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  East China port city promotes sea burials  



QINGDAO, April 20 (Xinhua) -- Carrying the small casket containing the cremains of her husband, Tang Qunfang traveled about 700 km by train to the eastern port city of Qingdao to bid last farewell to him.

Tang, a woman in her fifties from the northern Chinese city of Shijiazhuang, was among 2,784 people who took part in a public sea burial ceremony last weekend, which was organized by the government of Qingdao in Shandong Province.

Before that, Qingdao had been organizing public sea burials since 1991, with the cremains of 4,527 people having been scattered into the sea off the coast of the city.

Since October 2010, the city government has provided free sea burials to people with permanent Qingdao residence certificates. Two free public sea burial ceremonies have been held since then.

Some inland governments are also considering co-hosting sea burials with Qingdao to meet the needs of their constituents.

"I have learnt about sea burials in newspapers and other media. I realize that it is a kind of environment-friendly way of burial," Tang said.

With land resources running scarce, eco-friendly burial methods such as scattering ashes into the sea or burying them under trees or flowers have been promoted by authorities across the country over the past years to conserve land space.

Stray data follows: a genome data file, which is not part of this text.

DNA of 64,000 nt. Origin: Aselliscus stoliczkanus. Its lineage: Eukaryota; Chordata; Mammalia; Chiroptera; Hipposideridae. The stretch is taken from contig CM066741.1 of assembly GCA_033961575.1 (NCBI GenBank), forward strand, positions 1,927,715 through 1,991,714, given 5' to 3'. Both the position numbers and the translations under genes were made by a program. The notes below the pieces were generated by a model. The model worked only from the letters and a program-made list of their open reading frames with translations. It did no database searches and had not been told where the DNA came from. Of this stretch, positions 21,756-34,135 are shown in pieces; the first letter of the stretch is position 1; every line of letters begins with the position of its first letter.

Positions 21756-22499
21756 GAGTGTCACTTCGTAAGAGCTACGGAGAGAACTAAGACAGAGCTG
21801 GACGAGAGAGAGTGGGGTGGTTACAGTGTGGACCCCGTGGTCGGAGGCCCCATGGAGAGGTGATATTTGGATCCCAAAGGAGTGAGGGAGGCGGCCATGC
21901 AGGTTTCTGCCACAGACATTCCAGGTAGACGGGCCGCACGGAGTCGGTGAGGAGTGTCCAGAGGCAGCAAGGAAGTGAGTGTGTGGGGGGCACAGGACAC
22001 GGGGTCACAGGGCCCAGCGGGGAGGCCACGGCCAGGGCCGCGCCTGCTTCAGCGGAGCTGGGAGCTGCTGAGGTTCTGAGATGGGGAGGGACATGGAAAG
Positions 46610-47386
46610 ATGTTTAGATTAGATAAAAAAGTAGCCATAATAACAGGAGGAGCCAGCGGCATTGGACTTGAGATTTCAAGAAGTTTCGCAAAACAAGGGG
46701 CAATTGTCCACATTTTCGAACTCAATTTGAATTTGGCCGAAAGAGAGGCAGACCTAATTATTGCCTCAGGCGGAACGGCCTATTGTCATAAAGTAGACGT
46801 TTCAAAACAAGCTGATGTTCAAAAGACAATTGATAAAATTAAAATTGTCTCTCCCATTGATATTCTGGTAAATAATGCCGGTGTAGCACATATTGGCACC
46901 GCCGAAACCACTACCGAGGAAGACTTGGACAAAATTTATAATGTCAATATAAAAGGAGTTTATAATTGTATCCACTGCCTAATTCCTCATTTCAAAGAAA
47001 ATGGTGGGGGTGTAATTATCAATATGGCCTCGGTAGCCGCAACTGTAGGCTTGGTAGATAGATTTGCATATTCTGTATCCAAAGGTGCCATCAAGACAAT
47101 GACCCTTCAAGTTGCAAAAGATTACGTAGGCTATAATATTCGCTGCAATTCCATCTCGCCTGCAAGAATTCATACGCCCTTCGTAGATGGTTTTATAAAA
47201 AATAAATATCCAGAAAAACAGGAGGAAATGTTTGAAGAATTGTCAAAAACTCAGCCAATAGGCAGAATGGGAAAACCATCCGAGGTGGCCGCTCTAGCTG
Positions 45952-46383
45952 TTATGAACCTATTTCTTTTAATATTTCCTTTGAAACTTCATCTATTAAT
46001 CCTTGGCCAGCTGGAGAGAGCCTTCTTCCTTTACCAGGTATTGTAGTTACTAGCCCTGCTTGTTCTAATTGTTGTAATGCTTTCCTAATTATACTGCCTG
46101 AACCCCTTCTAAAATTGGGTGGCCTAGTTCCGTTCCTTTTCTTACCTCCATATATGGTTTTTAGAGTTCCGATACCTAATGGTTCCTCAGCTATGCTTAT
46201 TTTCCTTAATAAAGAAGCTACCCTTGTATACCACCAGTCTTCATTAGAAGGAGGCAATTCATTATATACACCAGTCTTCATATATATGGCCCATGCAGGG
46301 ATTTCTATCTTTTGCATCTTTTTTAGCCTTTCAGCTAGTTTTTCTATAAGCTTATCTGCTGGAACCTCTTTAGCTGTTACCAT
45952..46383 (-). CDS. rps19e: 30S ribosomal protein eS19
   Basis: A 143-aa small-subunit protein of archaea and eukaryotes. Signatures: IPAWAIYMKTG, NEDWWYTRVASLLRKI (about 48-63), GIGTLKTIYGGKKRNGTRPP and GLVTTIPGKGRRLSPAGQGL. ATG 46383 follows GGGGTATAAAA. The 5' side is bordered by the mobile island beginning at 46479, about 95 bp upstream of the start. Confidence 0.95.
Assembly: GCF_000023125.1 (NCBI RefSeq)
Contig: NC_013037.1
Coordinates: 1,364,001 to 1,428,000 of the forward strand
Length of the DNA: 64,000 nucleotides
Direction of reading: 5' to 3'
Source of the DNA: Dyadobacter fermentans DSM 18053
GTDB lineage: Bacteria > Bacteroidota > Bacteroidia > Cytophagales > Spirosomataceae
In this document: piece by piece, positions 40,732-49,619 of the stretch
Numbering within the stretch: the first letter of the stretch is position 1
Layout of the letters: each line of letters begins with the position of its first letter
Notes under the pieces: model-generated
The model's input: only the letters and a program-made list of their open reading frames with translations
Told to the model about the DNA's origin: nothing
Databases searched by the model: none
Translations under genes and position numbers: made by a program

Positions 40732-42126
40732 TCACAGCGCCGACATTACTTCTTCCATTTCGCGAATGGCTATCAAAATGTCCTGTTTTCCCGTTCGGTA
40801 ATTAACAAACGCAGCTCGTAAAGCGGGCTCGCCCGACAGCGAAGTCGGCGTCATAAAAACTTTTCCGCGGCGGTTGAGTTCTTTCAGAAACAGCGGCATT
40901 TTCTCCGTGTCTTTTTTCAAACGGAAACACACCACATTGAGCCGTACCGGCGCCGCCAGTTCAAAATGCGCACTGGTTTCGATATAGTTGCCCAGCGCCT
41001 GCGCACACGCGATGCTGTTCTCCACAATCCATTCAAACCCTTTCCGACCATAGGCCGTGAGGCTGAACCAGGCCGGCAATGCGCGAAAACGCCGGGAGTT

There has been an increase in the number of people applying for sea burials after the Qingdao government adopted the free public sea burial initiative. However, sea burial is a controversial phenomenon, as it contradicts traditional Chinese ideas and beliefs, said Guo Kehuang, an official from the Qingdao Civil Affairs Bureau.

Traditional Chinese beliefs dictate that inhumation, or the act of burying someone in the ground, is the proper way to bury a deceased person. In other words, Chinese people believe that the dead can only rest in peace in a tomb that is in good condition and in a natural setting.

In order to show filial piety to their deceased parents, many Chinese invest heavily in their parents' tombs. As a result, luxurious graveyards, some of which are priced above one million yuan (about 153.24 U.S. dollars), can be found in some parts of the country.

All of those having chosen sea burials for their loved ones are urban dwellers, Guo said. It seems that sea burials are harder for rural people to accept, largely because they are more likely to adhere to traditional burial philosophies.

Guo said local governments should strive to promote sea burials in rural areas.

Qingdao is planning to construct public memorial areas for those involved in sea burials, Guo said. These areas will feature monuments, memorial halls and memorial walls for people to mourn their deceased loved ones.





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